Sylvie Goulard used to be a member of the European Parliament but that doesnt mean her confirmation hearing will be smooth sailing.
The French nominee for the next European Commission, who is slated to take on a beefed-up role in charge of the EUs internal market, faces the Parliament on Wednesday at a dangerous moment.
Some MEPs from the two biggest groups in Parliament are seething over the rejection of a nominee from each of their political families — Romanian Social Democrat Rovana Plumb and Hungarian Laszlo Trócsányi, who was supported by the center-right European Peoples Party (EPP) bloc.
The pair were ruled out by Parliaments Legal Affairs Committee over concerns about conflicts of interest but some MEPs saw the decision as politically motivated and they are out for revenge.
Some could see her hearing before the industry and internal market committees as a chance to exact some retribution for Macrons successful efforts to take down the Spitzenkandidat system.
As a former Commission official and ex-MEP, Goulard may be well qualified to take on the Commission role. But she is also affiliated with the liberal-centrist Renew Europe group in Parliament, which has yet to suffer a casualty in the confirmation process. That makes her a potential target for MEPs in other groups who want to even up the scores.
In addition, Goulard is a close ally of Emmanuel Macron. Some could see her hearing before the industry and internal market committees as a chance to exact some retribution for the French presidents successful efforts to take down the Spitzenkandidat system, intended to give the Parliament more power in the selection of the Commission president.
Goulard is also facing a legal investigation in France over allegations that European Parliament assistants were used for domestic political work. And she has come under scrutiny for her work as a highly paid consultant for a U.S. think tank while she was an MEP.
On Tuesday, François-Xavier Bellamy, the leader of the French delegation within the EPP group, threatened to block the nomination of candidates “who are the object of legal investigations.” Goulard, he noted, is “under two investigations” over the employment of parliamentary assistants.
“The decision to exclude our Hungarian colleague from the European Commission is motivated only by political and ideological considerations,” Bellamy said in a statement. “If a colleague who has never been the object of a legal procedure is blocked as he was, how can you let through candidates who have been convicted in the past, or who are currently the object of legal investigations?”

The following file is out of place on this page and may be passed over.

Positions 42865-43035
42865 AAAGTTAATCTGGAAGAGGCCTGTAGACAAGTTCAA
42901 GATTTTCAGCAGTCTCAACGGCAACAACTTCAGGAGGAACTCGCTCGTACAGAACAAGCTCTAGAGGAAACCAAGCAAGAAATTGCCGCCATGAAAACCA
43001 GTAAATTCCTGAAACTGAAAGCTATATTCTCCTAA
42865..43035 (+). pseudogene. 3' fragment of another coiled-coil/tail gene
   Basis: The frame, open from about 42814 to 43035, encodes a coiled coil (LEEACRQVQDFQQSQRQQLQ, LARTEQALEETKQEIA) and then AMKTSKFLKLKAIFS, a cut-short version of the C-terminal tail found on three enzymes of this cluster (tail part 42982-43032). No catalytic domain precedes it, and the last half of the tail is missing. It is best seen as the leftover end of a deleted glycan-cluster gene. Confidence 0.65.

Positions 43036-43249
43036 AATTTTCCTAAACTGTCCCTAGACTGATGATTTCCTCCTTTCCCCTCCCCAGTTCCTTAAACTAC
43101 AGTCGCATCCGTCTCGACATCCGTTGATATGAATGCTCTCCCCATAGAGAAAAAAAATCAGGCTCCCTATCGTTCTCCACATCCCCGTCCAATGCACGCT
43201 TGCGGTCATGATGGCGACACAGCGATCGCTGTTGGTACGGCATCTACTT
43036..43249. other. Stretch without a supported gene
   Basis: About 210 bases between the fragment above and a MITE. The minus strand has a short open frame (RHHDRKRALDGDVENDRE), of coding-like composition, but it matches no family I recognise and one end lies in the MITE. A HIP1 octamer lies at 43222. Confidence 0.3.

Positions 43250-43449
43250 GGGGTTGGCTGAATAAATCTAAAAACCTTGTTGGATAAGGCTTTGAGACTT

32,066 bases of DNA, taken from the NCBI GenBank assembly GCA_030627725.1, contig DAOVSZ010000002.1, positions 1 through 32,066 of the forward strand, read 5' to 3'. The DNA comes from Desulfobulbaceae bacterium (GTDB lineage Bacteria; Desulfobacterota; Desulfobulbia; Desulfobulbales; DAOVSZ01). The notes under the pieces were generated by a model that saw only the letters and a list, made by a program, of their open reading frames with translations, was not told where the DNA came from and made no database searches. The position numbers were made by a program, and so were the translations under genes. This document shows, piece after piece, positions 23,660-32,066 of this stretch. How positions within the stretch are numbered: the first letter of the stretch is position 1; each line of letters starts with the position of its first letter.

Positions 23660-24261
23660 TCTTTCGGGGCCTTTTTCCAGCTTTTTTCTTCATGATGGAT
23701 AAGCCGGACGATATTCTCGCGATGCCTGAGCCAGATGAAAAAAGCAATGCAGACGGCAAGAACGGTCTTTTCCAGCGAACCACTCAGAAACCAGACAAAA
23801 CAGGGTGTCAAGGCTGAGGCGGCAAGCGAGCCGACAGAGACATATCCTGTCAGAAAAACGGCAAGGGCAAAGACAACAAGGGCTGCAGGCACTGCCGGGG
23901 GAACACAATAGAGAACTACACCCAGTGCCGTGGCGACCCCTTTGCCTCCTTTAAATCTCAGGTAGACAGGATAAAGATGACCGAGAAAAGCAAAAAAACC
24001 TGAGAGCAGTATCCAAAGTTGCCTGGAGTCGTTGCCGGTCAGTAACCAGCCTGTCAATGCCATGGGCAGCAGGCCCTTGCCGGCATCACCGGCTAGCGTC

Goulard is a close ally of Emmanuel Macron | Kenzo Tribouillard/AFP via Getty Images
Other members of the EPP group, however, were less strident. They said they had not taken any decision to oppose Goulard.
Officially, as far as the Parliament is concerned, questions over Goulards use of assistants are closed after she paid back money owed for what a spokesperson described as “administrative errors which were not intentional and not systemic.” She has also insisted she did nothing wrong in terms of her consultancy work for the U.S.-based Berggruen Institute think tank.
Last week, Goulard successfully cleared the first nomination hurdle in the Parliament when the Legal Affairs Committee, which examines financial declarations of nominees, declared her free of concerns about conflicts of interest.
One official from the center-left Socialists & Democrats group said Goulard “was cleared too easily” by the Legal Affairs Committee. But that does not necessarily mean the group will oppose her in the confirmation process. The official said the group expects Goulard to “make assurances that her pending cases wont affect the whole College of Commissioners.”
One bloc that has already pretty much declared its hand is the far-left GUE group. A spokesperson said the group is “unlikely to support Goulards nomination,” because aside from concerns about ethics and legal cases, “we have severe doubts about her political history on the national level and record as an MEP.”
“Given her background as defense minister, we believe that the portfolio mix of digital economy, industrial policy and internal market together with defense industry and space will rather serve the interests of the arms industry than the public,” the spokesperson added.
However, Goulard also has a solid base of friends in the ParliaRead More – Source